Soft Sensing: Material Testing

Learning about Soft Sensing was fun. In this 2 days class slash workshop, I gained more understanding of using materials as sensors. Things that I never considered before. The first thing we did in class was creating a circuit using soft materials. It was really interesting how we actually make things using soft materials, not just wires, electronic parts, etc.

Materials:

  • Conductive thread
  • A piece of sheet
  • Conductive fabric

Components:

  • Battery
  • Battery holder
  • LED

We replaced wires with conductive threads and conductive fabric. And connected all components by sewing them on the sheet. Conductive thread and fabric are actually easy to work with. But we need to be careful not to make a short circuit. Don’t make the conductive thread/fabric close to each other or on top of each other to avoid short circuit.

Making a Circuit on Soft Materials
Making Circuit Using Soft Materials (Conductive Fabric)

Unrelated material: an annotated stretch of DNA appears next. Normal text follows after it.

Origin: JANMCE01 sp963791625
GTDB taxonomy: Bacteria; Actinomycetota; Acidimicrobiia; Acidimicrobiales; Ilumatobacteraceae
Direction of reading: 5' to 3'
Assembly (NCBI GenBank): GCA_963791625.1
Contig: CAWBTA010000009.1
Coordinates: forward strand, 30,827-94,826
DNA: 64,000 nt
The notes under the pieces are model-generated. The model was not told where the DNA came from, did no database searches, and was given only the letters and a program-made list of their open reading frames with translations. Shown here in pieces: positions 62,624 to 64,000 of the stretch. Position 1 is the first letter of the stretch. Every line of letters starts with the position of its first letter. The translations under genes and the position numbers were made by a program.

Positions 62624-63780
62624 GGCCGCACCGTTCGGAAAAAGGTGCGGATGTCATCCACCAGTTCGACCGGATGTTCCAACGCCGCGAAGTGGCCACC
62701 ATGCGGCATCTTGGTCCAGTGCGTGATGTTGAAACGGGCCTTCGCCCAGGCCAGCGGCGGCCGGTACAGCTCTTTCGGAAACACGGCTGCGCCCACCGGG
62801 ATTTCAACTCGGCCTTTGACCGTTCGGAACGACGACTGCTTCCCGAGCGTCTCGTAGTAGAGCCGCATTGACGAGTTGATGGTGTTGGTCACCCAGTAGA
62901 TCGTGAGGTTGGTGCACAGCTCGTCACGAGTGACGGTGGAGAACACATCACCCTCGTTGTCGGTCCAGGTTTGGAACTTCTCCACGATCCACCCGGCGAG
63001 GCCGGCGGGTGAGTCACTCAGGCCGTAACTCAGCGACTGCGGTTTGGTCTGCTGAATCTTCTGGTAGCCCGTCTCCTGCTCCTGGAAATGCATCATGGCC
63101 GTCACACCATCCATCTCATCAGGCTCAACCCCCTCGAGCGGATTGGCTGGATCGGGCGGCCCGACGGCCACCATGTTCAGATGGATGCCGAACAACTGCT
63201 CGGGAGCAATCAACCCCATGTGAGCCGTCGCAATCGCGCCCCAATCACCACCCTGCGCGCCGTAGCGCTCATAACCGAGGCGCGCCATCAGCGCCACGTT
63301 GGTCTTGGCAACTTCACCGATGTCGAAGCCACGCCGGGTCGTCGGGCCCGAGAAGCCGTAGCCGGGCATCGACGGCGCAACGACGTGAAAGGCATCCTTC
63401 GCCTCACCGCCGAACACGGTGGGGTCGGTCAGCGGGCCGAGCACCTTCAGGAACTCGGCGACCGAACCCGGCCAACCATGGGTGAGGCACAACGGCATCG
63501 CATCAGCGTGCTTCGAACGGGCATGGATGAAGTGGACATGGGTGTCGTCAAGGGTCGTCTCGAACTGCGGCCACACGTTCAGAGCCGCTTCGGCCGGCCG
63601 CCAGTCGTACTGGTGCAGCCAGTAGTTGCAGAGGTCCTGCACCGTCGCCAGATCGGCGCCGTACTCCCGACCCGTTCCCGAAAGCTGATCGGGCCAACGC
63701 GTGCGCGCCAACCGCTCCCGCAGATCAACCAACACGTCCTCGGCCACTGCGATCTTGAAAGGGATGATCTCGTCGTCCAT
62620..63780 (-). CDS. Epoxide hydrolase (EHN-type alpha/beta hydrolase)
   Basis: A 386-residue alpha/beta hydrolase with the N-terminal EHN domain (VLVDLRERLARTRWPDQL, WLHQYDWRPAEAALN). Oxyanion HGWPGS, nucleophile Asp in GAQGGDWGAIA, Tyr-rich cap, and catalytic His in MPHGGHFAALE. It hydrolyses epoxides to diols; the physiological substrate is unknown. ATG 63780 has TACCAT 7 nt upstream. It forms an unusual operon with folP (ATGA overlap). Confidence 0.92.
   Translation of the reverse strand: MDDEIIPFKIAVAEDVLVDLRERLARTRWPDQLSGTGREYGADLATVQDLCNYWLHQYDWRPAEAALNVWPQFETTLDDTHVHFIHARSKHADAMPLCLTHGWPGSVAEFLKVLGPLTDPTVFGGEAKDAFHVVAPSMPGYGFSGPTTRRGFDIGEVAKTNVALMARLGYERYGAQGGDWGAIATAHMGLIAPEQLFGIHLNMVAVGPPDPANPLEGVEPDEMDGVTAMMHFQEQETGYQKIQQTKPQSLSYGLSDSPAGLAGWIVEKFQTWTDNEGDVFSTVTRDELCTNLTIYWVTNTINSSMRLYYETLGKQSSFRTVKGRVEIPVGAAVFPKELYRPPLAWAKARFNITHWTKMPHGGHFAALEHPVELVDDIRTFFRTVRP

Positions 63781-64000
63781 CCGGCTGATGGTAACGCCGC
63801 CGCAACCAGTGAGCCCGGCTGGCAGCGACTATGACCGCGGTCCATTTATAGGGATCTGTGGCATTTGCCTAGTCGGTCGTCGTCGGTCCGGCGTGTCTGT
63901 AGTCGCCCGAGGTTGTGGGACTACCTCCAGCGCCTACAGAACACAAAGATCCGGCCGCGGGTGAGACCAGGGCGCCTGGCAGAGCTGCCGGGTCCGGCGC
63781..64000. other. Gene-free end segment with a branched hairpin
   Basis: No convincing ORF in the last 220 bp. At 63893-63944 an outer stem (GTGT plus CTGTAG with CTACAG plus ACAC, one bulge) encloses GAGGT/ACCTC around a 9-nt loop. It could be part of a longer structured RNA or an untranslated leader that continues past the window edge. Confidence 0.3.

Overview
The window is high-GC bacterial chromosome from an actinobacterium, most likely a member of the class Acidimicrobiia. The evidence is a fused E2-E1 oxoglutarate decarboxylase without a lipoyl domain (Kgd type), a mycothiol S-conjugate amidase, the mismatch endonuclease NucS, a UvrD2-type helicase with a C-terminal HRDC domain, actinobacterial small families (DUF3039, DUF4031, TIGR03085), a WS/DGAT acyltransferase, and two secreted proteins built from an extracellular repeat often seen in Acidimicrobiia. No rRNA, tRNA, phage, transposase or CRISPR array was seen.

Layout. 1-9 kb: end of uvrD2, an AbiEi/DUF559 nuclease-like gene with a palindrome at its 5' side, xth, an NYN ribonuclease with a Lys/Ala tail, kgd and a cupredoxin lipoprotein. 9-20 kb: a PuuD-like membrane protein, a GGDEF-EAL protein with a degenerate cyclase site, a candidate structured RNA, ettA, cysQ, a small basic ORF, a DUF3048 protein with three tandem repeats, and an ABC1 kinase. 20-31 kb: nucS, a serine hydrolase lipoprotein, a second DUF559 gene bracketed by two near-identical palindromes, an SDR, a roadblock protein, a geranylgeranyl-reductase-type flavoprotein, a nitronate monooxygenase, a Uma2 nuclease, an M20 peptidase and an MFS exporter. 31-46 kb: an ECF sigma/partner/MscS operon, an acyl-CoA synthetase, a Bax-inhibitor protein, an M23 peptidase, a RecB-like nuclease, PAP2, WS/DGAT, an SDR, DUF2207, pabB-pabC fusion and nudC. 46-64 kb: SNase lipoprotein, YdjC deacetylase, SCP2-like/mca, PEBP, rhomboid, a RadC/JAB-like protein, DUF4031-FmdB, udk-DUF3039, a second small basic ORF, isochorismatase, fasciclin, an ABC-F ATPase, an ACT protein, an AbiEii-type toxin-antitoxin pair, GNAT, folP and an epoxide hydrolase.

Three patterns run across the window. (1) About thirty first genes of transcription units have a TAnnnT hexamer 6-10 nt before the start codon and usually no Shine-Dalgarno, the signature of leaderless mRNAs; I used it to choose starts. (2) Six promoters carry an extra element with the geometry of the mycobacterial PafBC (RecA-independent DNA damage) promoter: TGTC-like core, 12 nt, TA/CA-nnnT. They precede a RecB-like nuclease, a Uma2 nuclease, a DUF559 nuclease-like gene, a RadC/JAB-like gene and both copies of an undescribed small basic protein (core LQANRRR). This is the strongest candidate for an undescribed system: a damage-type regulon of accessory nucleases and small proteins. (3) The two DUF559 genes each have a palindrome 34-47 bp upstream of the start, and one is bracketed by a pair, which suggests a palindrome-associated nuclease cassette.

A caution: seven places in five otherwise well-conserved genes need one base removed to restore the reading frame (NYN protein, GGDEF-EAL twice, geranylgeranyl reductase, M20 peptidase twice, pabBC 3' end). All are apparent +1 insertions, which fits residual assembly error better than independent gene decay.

The next thing we did was measuring the resistivity of materials. We took some resistive materials and measured their resistivity using multimeter. Then we also connected them to an arduino to know how was the values if we used them as sensors.

Measuring The Resistivity of Materials

We tested 4 materials:

  • Velostat/Linqstat
  • Eeonyx Pressure Sensing Fabric
  • Eeonyx Stretch Sensing Fabric
  • Eeonyx StaTex Conductive Fiber

And below is the results when we measured using Multimeter and Arduino:

Measuring Materials with Multimeter
Measuring Materials with Arduino

Every materials have its own characteristics. For example, for Velostat we need to sandwich it between other insulating materials to make it work easily. Or Eeonyx Stretch Sensing Fabric, the value actually goes down when we stretch it. But to be honest, for me Eeonyx Stretch and StaTex are materials that easiest to work with because the value between rest and active are really different.

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